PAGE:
Physical Therapy – Considerations when treating a Deaf Client.

Manual Handling, who’s responsibility is it anyway?
May 8, 2019

Physical Therapy – Considerations when treating a Deaf Client.

  • Offer the use of a sign language interpreter for at least the first visit, in order to get an accurate medical history and discussion regarding symptoms, previous treatments etc.

  • Discuss methods of communicating for the future, learn specific signs for example, pain, relief, ask the Deaf person what they think will be useful in terms of signs for communication.

  • Be prepared to write notes back and forth as a method of communication.

  • Ensure that all the information regarding treatments, stretches, explanations etc is written down clearly so that the Deaf person can understand it and read over it again at a later date, keep copies of everything written down for future reference.

  • Keep in mind that English is normally the second language for the Deaf person and so any written information and terminology must be kept simple and clear in order for it to be understood, don’t use too much jargon and be prepared to explain what things mean.

  • Offer to have an interpreter present at future treatments but don’t just assume that every Deaf person will want an interpreter; some prefer other methods of communication. Always ask the Deaf person what THEY prefer before the consultation goes ahead.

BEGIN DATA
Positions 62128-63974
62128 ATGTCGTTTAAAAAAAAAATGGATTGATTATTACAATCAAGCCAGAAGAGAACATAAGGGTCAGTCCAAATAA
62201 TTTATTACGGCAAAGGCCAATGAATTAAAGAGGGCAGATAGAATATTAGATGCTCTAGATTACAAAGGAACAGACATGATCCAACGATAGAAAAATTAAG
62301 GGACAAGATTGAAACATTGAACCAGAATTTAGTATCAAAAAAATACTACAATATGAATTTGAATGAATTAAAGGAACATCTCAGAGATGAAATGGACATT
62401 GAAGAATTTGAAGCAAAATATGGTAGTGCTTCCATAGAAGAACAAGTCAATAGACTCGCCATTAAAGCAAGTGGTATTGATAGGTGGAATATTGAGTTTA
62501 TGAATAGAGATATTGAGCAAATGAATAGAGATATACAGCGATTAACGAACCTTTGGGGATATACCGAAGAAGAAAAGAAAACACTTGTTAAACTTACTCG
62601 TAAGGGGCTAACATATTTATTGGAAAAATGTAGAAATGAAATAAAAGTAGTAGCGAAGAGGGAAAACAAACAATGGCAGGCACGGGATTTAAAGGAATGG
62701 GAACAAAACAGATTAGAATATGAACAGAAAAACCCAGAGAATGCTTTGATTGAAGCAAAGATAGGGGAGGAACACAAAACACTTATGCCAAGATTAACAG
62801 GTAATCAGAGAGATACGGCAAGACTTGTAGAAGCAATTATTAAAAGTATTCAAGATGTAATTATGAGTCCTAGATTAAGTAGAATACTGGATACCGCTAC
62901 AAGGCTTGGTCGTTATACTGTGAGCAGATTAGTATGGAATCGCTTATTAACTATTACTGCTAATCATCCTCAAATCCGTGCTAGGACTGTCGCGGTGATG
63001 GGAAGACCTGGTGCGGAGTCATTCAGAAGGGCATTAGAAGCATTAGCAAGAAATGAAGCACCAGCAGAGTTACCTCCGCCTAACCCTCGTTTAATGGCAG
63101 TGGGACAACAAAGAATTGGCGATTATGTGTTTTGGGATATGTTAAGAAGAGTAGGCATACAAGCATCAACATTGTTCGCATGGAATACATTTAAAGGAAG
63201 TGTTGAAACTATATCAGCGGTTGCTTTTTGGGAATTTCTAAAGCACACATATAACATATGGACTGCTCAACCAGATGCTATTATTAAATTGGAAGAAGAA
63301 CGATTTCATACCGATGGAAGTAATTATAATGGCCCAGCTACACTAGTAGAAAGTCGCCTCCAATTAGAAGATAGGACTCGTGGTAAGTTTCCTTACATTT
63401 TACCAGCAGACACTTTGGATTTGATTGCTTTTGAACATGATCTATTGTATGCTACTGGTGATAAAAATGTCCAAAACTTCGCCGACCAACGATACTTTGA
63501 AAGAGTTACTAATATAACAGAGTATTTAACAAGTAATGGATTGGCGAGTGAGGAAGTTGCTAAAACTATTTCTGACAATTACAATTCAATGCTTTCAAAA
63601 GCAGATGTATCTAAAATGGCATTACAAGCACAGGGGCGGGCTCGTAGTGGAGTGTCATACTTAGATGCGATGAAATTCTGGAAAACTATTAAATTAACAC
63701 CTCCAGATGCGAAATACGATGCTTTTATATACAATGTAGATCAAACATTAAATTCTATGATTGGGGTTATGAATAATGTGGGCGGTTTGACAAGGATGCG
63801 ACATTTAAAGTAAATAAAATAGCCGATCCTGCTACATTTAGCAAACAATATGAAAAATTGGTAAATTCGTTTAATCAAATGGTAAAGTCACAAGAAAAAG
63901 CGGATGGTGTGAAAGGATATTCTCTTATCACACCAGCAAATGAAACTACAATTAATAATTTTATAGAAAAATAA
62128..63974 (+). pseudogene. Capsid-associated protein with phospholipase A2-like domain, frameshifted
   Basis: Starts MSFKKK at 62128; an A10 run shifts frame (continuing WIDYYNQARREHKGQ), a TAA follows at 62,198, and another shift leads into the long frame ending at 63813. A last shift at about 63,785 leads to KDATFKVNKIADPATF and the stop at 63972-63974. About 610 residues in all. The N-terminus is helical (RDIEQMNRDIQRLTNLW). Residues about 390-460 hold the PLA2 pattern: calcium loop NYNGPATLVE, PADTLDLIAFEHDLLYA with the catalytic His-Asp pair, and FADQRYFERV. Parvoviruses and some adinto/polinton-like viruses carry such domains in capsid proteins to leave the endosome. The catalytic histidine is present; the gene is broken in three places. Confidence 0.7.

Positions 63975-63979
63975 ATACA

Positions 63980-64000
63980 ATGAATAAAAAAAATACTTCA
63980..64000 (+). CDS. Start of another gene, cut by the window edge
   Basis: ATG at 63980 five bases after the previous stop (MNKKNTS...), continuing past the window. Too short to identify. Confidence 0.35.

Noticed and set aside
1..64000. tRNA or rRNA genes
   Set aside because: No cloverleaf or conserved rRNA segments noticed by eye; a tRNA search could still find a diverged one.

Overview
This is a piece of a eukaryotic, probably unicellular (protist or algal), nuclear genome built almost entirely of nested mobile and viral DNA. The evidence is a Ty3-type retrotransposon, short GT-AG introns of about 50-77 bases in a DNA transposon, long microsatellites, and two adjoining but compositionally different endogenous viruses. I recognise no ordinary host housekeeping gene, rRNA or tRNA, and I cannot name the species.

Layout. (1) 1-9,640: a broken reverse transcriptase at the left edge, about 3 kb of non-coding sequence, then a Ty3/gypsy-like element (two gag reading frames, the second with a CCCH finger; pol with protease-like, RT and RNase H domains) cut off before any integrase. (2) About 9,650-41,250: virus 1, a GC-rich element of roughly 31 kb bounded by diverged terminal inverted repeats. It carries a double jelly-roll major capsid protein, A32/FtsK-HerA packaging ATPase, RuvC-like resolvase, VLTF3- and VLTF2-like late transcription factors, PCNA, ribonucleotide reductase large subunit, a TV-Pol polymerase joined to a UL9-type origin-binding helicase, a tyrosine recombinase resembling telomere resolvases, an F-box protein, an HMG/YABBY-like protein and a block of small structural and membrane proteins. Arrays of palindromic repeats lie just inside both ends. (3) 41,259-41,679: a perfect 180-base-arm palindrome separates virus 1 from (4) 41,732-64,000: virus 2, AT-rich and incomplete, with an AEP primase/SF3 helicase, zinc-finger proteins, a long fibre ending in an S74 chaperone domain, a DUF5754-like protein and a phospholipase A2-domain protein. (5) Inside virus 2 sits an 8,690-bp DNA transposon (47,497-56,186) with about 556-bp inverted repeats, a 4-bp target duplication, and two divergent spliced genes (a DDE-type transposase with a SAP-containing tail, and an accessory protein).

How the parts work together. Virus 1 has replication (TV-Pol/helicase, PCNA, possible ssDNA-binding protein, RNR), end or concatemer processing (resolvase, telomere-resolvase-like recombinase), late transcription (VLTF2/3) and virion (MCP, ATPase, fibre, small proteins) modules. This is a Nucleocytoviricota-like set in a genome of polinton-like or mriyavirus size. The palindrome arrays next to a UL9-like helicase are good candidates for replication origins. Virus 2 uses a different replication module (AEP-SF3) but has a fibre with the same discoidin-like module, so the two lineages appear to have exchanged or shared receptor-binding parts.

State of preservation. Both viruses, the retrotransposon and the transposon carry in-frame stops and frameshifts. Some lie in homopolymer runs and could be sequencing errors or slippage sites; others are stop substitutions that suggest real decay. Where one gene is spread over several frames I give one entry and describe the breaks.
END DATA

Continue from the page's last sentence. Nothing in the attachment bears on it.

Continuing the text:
• Always plan to have more time for a Deaf client, communication and explanations may take longer than for a hearing client.

  • Be aware that if the Deaf client is face down on the bed that they may not be able to hear you or understand you if you speak, save questions or explanations for when they are looking at you.

  • M-BestPractice-21

    Communication Tips:

  • Always face the Deaf person when speaking to them.

  • Do not cover your mouth or obstruct your mouth when speaking, i.e chewing gum, pencil, fingers.

  • Speak slowly but normally, do not over emphasise words, this makes it harder to lip-read. Bear in mind most people only understand about 20% of the information when relying solely on lip reading.

  • If the Deaf person doesn’t understand what you have said don’t just repeat the same sentence, change the words or the structure of the sentence; some words are easier to lip read than others. For example, “Does it hurt here?” “Where is it painful?”

  • Try to use open ended questions so that you know by the response that the Deaf person has understood, if their answers are always yes/no you can’t be sure that they have fully understood what has been said, many Deaf people agree or say yes/no to questions that they haven’t entirely understood as they may prefer to look as if they’ve understood.

  • Always write down information as you go so that vital details are not forgotten at the end of the session, make sure the Deaf person is privy to the notes that you are writing so that they can ask for clarification as the session progresses, they are also more likely to understand the notes later on when they re-read them.

  • Be patient and willing to repeat yourself, it is the client’s right to know as much about their treatment plan as anyone else you would treat.

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